Here's The Real Difference Between Twists And Dreads

Both twists and dreadlocks are gorgeous hairstyle alternatives, but they're actually more different than you might think. As per Dreadlocks, many people are actually given twists instead of dreadlocks when they first head to the salon, mainly because dreadlocks take more time. Known as the infamous "salon-dread scam," being aware of the differences between dreadlocks and twists can save you from paying for the wrong hair service, or having false expectations.

Many times, a dreadlock service at the salon might actually result in twists. The difference? According to Byrdie, twists are also referred to as two-strand twists, and are simply created by "twisting two sections of hair around one another" all the way to the ends. Whether going for thicker twists using bigger sections of hair, or going for thinner all-over twists, this hairstyle is a highly-protective alternative, and works best on fully-natural hair. Whether you go to a salon to ask for twists or try a D.I.Y. version, this style will hold up without the need for locking in place with hair bands.

Like Dreadlocks explains, twists are achieved by "merely twisting the hair," and even if you request dreadlocks at the salon, "most of the time you will never end up with dreads." So how exactly can you achieve beautiful Lauryn Hill-esque dreadlocks?

All about dreadlocks versus twists

Much different than bound-together twists, dreadlocks are "ropes of well-maintained matted hair" akin to Bob Marley (via Dreadlocks). Also known as locs, this hairstyle has its origins in Egypt, Greece, and India, and maintaining it "takes time, dedication, and dollars" (via Refinery29). In short, it's not something you can achieve in a day, or in one salon visit like with twists.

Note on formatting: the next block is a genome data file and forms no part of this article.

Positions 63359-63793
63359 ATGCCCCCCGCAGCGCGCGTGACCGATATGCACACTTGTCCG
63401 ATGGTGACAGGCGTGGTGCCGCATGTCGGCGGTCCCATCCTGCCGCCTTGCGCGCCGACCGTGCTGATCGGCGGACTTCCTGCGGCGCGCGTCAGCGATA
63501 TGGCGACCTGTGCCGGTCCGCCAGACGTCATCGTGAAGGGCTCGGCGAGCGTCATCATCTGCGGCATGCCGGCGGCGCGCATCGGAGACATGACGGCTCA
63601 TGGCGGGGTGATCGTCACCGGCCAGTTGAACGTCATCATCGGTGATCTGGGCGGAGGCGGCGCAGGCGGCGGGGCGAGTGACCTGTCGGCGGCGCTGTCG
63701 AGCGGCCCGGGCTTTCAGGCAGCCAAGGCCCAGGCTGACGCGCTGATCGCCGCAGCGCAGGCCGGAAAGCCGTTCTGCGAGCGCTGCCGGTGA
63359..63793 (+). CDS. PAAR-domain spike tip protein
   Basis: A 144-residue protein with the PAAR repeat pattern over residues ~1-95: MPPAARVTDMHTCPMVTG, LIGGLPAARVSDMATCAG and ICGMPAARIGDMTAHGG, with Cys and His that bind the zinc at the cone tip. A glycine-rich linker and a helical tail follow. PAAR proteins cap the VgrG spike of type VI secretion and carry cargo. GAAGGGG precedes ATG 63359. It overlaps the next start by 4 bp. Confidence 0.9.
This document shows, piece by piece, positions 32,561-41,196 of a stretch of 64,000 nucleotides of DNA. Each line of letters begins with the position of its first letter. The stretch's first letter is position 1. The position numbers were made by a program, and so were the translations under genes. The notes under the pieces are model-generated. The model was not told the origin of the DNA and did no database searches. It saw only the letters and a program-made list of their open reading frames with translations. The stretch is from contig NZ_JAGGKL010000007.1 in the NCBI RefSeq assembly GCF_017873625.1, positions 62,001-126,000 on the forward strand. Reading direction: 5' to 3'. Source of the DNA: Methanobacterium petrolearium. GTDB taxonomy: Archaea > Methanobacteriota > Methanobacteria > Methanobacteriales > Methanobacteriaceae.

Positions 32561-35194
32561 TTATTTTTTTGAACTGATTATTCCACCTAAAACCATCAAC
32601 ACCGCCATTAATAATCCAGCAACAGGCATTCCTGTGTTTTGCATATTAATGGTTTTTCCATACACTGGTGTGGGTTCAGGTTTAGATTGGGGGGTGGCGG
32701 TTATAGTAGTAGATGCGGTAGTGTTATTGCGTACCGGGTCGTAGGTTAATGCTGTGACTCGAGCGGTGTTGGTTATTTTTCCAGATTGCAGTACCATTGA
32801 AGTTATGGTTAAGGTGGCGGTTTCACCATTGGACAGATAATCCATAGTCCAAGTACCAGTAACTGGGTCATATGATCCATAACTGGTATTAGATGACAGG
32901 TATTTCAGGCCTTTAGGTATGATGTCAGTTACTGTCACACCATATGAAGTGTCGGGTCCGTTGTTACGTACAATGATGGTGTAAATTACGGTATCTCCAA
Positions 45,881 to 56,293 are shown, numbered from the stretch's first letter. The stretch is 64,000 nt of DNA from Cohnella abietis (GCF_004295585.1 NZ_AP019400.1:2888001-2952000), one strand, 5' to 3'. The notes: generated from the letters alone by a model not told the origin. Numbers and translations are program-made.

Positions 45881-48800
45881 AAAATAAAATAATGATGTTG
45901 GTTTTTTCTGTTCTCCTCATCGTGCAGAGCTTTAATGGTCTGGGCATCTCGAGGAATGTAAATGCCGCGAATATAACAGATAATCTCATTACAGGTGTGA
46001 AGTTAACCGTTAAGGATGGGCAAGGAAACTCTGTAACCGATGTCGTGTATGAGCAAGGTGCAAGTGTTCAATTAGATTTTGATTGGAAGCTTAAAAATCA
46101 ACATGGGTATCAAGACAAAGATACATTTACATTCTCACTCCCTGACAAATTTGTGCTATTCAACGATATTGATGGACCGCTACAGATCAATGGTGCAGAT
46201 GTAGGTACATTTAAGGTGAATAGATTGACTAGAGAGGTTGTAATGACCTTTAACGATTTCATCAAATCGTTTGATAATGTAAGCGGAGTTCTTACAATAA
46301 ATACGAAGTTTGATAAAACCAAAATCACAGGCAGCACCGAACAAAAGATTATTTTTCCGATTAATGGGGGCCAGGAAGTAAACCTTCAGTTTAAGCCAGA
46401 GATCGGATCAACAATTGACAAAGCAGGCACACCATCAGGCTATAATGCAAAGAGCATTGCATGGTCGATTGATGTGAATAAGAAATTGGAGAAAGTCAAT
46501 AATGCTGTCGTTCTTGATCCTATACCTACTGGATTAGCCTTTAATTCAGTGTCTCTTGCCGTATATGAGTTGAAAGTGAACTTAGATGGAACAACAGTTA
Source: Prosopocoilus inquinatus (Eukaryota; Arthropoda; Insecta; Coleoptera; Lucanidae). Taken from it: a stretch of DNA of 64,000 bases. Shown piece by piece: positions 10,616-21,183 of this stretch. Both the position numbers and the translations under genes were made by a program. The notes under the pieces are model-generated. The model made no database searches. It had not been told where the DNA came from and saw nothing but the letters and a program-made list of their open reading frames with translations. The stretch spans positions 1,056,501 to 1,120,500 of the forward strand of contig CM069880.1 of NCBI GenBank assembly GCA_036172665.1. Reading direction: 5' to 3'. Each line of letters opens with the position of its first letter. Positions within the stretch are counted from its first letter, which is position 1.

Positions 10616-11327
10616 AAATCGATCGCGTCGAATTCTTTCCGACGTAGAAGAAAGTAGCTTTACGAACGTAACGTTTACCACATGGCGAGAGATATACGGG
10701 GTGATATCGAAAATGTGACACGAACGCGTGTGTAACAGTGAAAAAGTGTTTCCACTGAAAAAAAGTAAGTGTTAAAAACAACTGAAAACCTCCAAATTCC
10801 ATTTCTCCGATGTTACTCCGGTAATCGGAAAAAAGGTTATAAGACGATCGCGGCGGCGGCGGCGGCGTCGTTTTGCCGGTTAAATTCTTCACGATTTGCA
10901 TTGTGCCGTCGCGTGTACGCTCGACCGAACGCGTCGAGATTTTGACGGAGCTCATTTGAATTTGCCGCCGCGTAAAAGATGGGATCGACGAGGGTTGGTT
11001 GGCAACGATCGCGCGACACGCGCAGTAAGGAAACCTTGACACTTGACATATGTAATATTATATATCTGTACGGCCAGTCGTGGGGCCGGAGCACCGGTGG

One of the most popular ways of starting your locs journey is by starting with two-strand twists and working your way into dreadlocks over time, while others start with braids, comb coils, or go for freeform locs by not detangling (via Unruly). Unlike twists or cornrows, dreadlocks or locs will take patience, and can result in either larger-size traditional locs, thinner pattern-style sister locs, or the thinnest micro locs. If you don't want to wait too long, you can even go for faux locs created by simply braiding the hair.

As per Dreadlocks, maintaining locs takes more effort than twists, and will benefit from a "good quality all-natural dreadlock wax" that feels like a soft putty. Steer clear of anything too creamy, since it won't hold dreads properly, and remember to backcomb, wax, and re-twist often for the first 3-6 weeks after first getting locs. This will get you the best possible locs, whether you retwist by palm-rolling or interlocking, which involves sewing dreads with a crochet hook. Whatever you go for, patience will guarantee you gorgeous locs or twists.